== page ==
Multiaxial mechanical response and constitutive modeling of esophageal tissues: Impact on esophageal tissue engineering2013In: Acta Biomaterialia, ISSN 1742-7061, E-ISSN 1878-7568, Vol. 9, no 12, p. 9379-9391Article in journal (Refereed)
    Abstract [en]

    Congenital defects of the esophagus are relatively frequent, with 1 out of 2500 babies suffering from such a defect. A new method of treatment by implanting tissue engineered esophagi into newborns is currently being developed and tested using ovine esophagi. For the reconstruction of the biological function of native tissues with engineered esophagi, their cellular structure as well as their mechanical properties must be considered. Since very limited mechanical and structural data for the esophagus are available, the aim of this study was to investigate the multiaxial mechanical behavior of the ovine esophagus and the underlying microstructure. Therefore, uniaxial tensile, biaxial tensile and extension-inflation tests on esophagi were performed. The underlying microstructure was examined in stained histological sections through standard optical microscopy techniques. Moreover, the uniaxial ultimate tensile strength and residual deformations of the tissue were determined. Both the mucosa-submucosa and the muscle layers showed nonlinear and anisotropic mechanical behavior during uniaxial, biaxial and inflation testing. Cyclical inflation of the intact esophageal tube caused marked softening of the passive esophagi in the circumferential direction. The rupture strength of the mucosa-submucosa layer was much higher than that of the muscle layer. Overall, the ovine esophagus showed a heterogeneous and anisotropic behavior with different mechanical properties for the individual layers. The intact and layer-specific multiaxial properties were characterized using a well-known three-dimensional microstructurally based strain-energy function. This novel and complete set of data serves the basis for a better understanding of tissue remodeling in diseased esophagi and can be used to perform computer simulations of surgical interventions or medical-device applications.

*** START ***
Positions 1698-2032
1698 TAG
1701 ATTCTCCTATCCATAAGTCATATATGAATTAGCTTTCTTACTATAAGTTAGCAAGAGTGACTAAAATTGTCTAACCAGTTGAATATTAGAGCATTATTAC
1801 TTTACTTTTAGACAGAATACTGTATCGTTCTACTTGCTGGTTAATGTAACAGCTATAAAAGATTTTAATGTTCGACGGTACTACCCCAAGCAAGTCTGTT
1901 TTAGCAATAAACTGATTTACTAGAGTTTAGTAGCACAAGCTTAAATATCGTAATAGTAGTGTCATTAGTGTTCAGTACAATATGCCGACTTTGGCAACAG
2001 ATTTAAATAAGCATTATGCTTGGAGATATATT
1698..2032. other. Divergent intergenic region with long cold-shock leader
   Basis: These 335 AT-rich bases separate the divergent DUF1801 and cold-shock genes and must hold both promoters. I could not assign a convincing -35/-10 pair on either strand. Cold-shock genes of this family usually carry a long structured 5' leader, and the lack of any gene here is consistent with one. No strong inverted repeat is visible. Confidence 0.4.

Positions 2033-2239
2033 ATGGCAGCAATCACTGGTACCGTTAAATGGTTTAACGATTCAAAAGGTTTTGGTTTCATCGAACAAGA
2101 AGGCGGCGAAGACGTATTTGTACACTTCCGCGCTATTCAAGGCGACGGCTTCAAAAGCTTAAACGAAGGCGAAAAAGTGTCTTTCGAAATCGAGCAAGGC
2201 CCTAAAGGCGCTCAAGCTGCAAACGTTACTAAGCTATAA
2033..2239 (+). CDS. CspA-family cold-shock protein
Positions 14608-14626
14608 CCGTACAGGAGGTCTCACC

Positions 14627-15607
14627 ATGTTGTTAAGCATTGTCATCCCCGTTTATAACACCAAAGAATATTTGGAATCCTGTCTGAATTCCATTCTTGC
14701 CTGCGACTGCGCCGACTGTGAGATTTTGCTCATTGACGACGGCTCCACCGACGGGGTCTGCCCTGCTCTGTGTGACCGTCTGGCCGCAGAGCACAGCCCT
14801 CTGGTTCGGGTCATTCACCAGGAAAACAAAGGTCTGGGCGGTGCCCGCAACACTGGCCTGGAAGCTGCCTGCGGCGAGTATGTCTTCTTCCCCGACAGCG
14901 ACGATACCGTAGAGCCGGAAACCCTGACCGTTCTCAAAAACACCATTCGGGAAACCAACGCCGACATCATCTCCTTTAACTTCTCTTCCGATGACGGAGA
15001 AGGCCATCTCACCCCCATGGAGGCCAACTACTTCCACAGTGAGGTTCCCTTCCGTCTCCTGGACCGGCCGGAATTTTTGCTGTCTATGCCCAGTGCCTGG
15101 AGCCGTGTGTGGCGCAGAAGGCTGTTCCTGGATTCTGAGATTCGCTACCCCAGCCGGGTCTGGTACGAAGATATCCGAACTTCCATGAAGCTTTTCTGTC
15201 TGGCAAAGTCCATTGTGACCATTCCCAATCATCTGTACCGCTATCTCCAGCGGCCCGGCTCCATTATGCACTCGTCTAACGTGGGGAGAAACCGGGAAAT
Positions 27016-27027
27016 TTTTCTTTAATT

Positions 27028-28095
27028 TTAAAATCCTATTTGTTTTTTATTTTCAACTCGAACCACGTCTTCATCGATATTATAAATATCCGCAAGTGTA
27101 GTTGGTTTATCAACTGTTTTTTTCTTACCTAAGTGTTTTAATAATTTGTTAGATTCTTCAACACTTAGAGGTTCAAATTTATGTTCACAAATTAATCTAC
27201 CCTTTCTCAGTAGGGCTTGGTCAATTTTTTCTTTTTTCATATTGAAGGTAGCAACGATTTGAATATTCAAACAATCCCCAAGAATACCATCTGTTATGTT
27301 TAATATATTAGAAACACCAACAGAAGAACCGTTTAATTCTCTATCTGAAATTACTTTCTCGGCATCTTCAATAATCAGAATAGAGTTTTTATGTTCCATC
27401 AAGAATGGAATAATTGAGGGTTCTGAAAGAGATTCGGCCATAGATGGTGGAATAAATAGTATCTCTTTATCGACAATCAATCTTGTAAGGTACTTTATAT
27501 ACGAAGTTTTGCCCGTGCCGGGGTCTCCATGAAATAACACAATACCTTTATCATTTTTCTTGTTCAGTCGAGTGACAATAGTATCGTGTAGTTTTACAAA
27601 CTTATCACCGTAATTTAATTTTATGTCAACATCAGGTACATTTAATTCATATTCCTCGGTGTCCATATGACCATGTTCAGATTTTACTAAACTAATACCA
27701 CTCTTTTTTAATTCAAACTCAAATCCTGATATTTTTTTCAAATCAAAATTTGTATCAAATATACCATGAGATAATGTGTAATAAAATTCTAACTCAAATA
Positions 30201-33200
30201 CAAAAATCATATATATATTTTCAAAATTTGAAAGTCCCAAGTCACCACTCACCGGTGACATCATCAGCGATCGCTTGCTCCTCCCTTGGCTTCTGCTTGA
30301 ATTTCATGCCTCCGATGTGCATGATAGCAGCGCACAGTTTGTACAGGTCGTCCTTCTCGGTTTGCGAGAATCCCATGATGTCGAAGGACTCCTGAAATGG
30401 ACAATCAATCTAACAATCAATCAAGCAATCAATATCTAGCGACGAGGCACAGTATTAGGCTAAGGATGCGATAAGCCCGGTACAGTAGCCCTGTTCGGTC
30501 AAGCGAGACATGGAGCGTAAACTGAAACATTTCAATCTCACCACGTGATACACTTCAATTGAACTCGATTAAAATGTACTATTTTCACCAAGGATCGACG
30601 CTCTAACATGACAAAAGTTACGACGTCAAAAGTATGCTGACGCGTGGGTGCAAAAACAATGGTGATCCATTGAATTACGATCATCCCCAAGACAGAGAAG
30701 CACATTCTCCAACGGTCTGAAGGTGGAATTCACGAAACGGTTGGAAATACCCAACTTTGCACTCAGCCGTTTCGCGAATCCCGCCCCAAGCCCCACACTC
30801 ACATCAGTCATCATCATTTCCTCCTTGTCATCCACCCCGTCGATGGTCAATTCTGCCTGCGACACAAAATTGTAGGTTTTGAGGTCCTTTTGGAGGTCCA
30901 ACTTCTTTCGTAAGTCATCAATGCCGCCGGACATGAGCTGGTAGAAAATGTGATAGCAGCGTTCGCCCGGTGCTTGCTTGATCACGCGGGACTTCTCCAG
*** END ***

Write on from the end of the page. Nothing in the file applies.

• 11.
    Törne, Karin
    et al.